Brilliant books by brilliant writers

Juliana Lightle:

In case you are looking for something new to read. I would add any book by Leslie Marmon Silko. My all time favorite book, “Storyteller”, written by her contains a story I must have read 50 times, “Yellow Woman”.

Originally posted on Samuel Snoek-Brown:

And all these writers are women.

I spotted this list of 30 books by women in my Facebook newsfeed — the always-glorious Lidia Yuknavitch shared it — and I loved the first line of the intro:

“Let’s be real: You should be reading books, and books by women, every month of the year.”


But yes, it’s Women’s History Month here in the states, and while Emily Temple, author of this listicle, claims, “That women have contributed just as much to our literary culture as men doesn’t even need to be said,” I think, sadly, it does. We need to say it again and again, not just this month but every month.

So read a bunch of books by women. And the ones you don’t finish? Well, there’s always next month, and the month after that, and the rest of the year.

Need a hint of where to start? There are a bunch…

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My Ideal Audience

The fourth assignment in my newest experiment, Word Press’ Blogging 101 class, is to write a post for my ideal audience. My immediate reaction was, “There is no such person; I do not have an ideal audience.”  I might be able to come up with three or four persons, some of whom might like the recipes, others might enjoy the travel posts, and another group might react to comments on the environment, international politics, and sundry controversial topics.  Finally, a few, perhaps more, might relish the occasional poetry pieces.  After all, my haiku posts attained more readers than I ever expected.  The challenge then might be to write a post combining several of these but how?  Here we go on another adventure.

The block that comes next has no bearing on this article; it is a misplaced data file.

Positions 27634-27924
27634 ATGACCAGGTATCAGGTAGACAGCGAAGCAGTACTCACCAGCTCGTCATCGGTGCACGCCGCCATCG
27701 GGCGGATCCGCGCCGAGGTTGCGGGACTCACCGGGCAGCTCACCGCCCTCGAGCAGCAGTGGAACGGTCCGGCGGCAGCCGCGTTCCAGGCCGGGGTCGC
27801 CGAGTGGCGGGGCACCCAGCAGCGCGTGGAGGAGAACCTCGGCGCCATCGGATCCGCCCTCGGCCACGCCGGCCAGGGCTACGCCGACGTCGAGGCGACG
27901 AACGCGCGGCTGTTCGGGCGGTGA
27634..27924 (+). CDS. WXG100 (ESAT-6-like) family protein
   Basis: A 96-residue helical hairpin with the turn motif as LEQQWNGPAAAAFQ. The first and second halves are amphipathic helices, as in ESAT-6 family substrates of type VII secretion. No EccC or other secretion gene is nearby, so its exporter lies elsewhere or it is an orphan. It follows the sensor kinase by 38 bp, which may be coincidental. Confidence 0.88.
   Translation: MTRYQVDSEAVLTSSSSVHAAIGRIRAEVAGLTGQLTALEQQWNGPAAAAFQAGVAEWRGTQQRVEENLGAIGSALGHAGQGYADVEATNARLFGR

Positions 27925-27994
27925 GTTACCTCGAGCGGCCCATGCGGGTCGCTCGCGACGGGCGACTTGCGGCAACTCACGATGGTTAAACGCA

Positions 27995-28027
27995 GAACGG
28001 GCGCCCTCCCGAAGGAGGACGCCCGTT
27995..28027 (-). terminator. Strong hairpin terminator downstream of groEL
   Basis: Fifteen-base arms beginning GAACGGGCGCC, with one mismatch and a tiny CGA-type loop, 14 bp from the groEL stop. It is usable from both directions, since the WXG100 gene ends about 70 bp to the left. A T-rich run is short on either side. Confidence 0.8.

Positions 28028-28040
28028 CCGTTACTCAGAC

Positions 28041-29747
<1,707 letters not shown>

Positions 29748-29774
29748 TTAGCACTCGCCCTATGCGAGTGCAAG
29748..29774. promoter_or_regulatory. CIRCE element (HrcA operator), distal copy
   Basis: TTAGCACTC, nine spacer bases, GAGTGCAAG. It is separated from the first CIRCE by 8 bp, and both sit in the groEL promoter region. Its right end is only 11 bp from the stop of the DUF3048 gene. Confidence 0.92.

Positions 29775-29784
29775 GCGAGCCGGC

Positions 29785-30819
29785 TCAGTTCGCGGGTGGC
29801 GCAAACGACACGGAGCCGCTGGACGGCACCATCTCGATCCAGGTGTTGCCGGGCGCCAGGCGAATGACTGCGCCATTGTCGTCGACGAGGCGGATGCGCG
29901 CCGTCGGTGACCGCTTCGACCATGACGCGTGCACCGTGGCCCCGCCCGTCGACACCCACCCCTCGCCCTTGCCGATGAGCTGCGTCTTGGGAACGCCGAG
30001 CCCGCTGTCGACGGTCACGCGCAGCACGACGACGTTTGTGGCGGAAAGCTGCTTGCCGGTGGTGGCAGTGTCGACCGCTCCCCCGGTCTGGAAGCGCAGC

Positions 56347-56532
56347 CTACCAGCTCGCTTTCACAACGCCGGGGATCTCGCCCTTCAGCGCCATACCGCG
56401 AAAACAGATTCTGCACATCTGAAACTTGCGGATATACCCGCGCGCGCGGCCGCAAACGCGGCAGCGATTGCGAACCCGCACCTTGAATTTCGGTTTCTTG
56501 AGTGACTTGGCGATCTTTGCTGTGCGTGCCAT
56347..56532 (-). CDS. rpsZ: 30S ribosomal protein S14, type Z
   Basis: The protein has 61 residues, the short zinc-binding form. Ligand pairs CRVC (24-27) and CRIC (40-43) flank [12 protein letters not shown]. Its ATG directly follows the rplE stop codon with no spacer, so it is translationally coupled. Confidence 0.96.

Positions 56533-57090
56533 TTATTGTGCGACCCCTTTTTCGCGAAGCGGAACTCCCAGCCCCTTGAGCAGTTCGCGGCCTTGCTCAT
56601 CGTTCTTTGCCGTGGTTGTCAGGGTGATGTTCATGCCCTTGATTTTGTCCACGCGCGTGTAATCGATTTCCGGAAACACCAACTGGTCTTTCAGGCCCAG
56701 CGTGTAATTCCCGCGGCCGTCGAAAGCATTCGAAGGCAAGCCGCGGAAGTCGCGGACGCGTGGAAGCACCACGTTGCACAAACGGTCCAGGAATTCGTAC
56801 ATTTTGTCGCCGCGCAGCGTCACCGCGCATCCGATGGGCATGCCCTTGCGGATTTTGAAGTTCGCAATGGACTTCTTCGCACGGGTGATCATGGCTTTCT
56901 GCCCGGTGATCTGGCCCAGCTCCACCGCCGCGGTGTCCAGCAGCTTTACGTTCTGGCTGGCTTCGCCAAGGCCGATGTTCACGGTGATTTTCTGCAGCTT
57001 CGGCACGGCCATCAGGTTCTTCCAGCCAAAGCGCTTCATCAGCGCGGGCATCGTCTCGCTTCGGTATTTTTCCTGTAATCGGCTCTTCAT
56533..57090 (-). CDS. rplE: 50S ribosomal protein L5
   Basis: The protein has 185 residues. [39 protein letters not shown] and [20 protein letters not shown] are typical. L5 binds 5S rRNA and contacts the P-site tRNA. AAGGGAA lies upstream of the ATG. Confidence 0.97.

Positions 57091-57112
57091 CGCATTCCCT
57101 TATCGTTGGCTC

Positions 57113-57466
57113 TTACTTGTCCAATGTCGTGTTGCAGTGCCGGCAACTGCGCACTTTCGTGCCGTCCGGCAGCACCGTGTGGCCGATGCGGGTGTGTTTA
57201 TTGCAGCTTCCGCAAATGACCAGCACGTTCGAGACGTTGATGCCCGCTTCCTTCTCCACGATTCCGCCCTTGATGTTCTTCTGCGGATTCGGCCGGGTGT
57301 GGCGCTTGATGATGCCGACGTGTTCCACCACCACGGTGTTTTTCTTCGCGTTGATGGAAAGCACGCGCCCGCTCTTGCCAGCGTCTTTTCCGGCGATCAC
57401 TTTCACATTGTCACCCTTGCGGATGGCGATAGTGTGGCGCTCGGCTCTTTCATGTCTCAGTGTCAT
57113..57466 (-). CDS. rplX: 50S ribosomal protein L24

My idea reader would enjoy literature, especially the serious and more especially literature from other countries and cultures, like to eat hot foot from diverse cultures, travel to other places besides here and Europe, care about the environment, follow international politics, and, even though not previously mentioned, like horses, prefer the country to the city, and enjoy a wide variety of music.  Do such individuals exist?  Where are they and how do I find them?

Here is my first attempt at covering at least two of these topics:

Last summer, as former followers know, I traveled with friends to Ethiopia for three weeks via Dubai.  Because I love the stuff, I brought back an entire kilo of berbere.  Mine follows the special recipe of my Ethiopian friend’s mother.  She had it made special just so we could bring it home.  Actually there were three kilos in my bag but only one for me.  My new favorite salmon recipe involves the use of berbere.  Unlike some, hers is more rich and spicy rather than really hot.  This will serve one to two, just increase the amount of all the ingredients to suit the number of people you plan to feed.

1-2 portions wild sockeye salmon–you could use any type of course

4 medium to large brussel sprouts, coarsely chopped

1/2 purple onion chopped coarsely

Several broccoli florets

1/2 ripe bell pepper, seeded and chopped

Olive oil


Cover the bottom of a skillet with olive oil.  Add onions and sauté until translucent.  Add the brussel sprouts and sauté until nearly tender.  Add the peppers and broccoli.  Sprinkle a light layer of berbere over all the vegetables as you cook them.  Stir occasionally.  Add the salmon, skin side down.  Sprinkle berbere over the salmon so the salmon is covered but only lightly.  You can add more to taste.  Continue cooking until the salmon flakes.

I serve this with rice.  The rice in the photo is basmati.  See previous posts for the special way I cook rice.  Sometimes I vary the vegetables using poblano peppers, carrots, Swiss chard–whatever I happen to have or feel like eating at the moment.  Pick what you like.


This, honestly, is nothing like real Ethiopian food in part because I do not have teff and do not know how to make injera.  The photo below shows me and friends in a restaurant in Gonder, Ethiopia, in my idea of food heaven.